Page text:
Two seconds of silent video may indeed seem like a very thin slice of behavior upon which to base an impression, but researchers have demonstrated that we can do well with far less.  More recent investigations have demonstrated that a simple photograph of our favorite shoes provides enough data for strangers to judge our age, gender, income and attachment anxiety, and that a list of our top ten favorite songs reveals how agreeable and emotional stable we are.

But what if we reduce the information available to a mere series of dots, strung together to form a stick figure that depicts movement but nothing else? John Thoresen, Quoc Vuong, and Anthony Atkinson addressed this question in a series of experiments where participants judged personality traits on the basis of body movements alone.  The scientists first videotaped male and female volunteers as they walked roughly 25 feet. From these videos, they created stick-figure depictions of each walker, eliminating all information about age, attractiveness, weight, clothing, race, and gender.  The only information available to observers was the gait of the walker, conveyed in the form of a two-dimensional stick-figure.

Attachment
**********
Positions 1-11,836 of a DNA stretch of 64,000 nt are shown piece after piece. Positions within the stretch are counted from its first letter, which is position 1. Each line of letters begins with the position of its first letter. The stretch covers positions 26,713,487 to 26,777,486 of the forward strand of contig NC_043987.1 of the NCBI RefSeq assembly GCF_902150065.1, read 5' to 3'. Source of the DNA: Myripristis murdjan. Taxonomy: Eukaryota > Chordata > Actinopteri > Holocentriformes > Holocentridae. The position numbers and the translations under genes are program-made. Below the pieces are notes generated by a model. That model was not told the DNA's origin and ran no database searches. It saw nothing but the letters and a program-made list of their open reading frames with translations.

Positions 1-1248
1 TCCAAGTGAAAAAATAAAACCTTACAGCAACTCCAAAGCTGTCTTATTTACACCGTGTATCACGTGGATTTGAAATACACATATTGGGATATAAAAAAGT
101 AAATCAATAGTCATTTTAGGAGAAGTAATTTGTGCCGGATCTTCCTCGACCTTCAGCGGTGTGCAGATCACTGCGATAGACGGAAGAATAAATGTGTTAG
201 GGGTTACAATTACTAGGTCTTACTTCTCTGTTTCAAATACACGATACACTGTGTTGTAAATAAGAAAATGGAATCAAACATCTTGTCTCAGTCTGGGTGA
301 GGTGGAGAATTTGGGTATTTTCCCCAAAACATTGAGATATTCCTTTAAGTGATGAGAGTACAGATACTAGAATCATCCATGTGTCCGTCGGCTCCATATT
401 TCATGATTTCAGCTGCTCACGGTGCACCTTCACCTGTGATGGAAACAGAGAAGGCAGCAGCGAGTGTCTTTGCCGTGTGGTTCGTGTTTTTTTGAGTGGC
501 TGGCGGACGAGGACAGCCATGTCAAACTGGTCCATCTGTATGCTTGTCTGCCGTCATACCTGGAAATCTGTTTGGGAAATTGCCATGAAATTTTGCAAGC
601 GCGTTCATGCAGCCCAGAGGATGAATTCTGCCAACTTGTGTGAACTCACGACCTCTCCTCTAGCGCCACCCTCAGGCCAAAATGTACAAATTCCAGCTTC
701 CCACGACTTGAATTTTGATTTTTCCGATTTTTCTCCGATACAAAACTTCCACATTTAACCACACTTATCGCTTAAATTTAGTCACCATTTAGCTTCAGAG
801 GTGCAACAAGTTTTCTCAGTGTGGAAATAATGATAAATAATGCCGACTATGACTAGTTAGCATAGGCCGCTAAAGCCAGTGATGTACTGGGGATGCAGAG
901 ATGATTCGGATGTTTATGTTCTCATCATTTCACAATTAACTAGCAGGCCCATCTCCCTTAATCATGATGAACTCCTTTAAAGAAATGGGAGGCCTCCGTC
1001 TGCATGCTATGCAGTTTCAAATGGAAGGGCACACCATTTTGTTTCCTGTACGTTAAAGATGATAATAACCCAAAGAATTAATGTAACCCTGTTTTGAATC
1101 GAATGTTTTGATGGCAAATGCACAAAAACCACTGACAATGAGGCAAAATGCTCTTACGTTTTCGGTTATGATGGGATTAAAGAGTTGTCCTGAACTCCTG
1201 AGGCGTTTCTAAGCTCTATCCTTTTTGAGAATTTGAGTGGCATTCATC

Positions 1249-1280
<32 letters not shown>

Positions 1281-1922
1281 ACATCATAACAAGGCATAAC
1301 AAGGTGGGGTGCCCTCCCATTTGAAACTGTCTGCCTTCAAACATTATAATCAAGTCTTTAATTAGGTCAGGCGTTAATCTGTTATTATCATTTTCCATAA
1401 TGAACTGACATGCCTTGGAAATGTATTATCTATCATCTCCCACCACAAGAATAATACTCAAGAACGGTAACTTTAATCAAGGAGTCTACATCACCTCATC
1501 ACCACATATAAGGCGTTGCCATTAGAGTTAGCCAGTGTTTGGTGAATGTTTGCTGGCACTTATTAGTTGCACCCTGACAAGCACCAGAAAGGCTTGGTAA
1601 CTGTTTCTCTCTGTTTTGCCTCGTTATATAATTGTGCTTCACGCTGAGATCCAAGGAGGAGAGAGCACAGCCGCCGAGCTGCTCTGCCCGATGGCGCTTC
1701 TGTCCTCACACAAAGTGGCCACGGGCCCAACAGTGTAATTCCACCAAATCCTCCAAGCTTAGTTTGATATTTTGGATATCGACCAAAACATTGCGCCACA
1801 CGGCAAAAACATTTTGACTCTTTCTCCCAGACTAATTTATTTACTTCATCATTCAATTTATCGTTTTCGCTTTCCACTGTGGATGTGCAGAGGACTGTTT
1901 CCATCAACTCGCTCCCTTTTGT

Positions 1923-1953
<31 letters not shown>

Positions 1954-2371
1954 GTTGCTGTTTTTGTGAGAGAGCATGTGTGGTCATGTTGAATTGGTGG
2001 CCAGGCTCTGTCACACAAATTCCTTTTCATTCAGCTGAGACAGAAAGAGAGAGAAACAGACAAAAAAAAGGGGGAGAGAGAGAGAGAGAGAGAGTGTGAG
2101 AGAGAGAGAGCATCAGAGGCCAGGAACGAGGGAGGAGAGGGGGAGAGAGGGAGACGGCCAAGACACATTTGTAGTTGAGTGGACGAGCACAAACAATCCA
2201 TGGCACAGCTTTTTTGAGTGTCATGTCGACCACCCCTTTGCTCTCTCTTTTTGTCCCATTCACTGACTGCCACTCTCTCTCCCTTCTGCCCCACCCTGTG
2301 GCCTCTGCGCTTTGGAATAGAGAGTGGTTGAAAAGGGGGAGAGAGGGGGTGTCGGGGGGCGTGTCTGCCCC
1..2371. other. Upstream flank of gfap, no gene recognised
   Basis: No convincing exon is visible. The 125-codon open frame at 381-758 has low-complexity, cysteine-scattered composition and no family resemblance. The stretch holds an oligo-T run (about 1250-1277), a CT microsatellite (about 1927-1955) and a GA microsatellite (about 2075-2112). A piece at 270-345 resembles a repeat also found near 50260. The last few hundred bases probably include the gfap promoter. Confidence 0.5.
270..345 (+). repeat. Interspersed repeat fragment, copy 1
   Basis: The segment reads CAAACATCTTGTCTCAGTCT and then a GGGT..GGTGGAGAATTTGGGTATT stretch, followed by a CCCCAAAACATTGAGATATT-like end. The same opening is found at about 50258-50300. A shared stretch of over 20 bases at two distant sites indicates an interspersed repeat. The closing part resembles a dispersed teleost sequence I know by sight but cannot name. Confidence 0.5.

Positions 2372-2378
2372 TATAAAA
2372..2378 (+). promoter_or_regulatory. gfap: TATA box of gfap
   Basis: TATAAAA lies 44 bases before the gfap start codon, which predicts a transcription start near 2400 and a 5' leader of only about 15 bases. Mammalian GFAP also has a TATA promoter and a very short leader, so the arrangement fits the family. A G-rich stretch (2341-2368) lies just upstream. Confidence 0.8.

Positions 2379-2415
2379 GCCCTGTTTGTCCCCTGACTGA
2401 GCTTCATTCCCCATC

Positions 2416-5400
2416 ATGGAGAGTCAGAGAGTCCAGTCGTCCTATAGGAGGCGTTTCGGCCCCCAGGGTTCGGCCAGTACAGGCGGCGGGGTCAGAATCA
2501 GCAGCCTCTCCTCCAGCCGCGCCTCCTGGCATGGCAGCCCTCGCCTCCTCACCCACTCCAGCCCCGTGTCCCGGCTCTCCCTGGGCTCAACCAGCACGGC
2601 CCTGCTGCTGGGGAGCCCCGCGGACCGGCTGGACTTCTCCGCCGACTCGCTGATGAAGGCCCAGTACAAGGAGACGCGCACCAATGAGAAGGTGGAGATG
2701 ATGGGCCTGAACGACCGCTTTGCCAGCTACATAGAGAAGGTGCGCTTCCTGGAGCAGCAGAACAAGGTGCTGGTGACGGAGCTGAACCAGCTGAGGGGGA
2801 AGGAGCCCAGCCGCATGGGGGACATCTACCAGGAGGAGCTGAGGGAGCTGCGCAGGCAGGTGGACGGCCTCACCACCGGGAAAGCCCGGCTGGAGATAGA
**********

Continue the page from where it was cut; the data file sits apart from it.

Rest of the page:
Participants in these studies rated each stick-figure walker on six trait scales: adventurousness, extraversion, neuroticism, trustworthiness, warmth, and approachability. Two questions were addressed: First, were the impressions about the stick-figure walkers consistent across raters? Second, were they accurate?

Raters were in fact fairly reliable in their judgments: if one rater judged a walker to be adventurous and extraverted, it is likely that other raters did too. Despite the consensus in ratings, though, the impressions were not correct. The trait judgments made by raters did not align with the walkers' self-reports.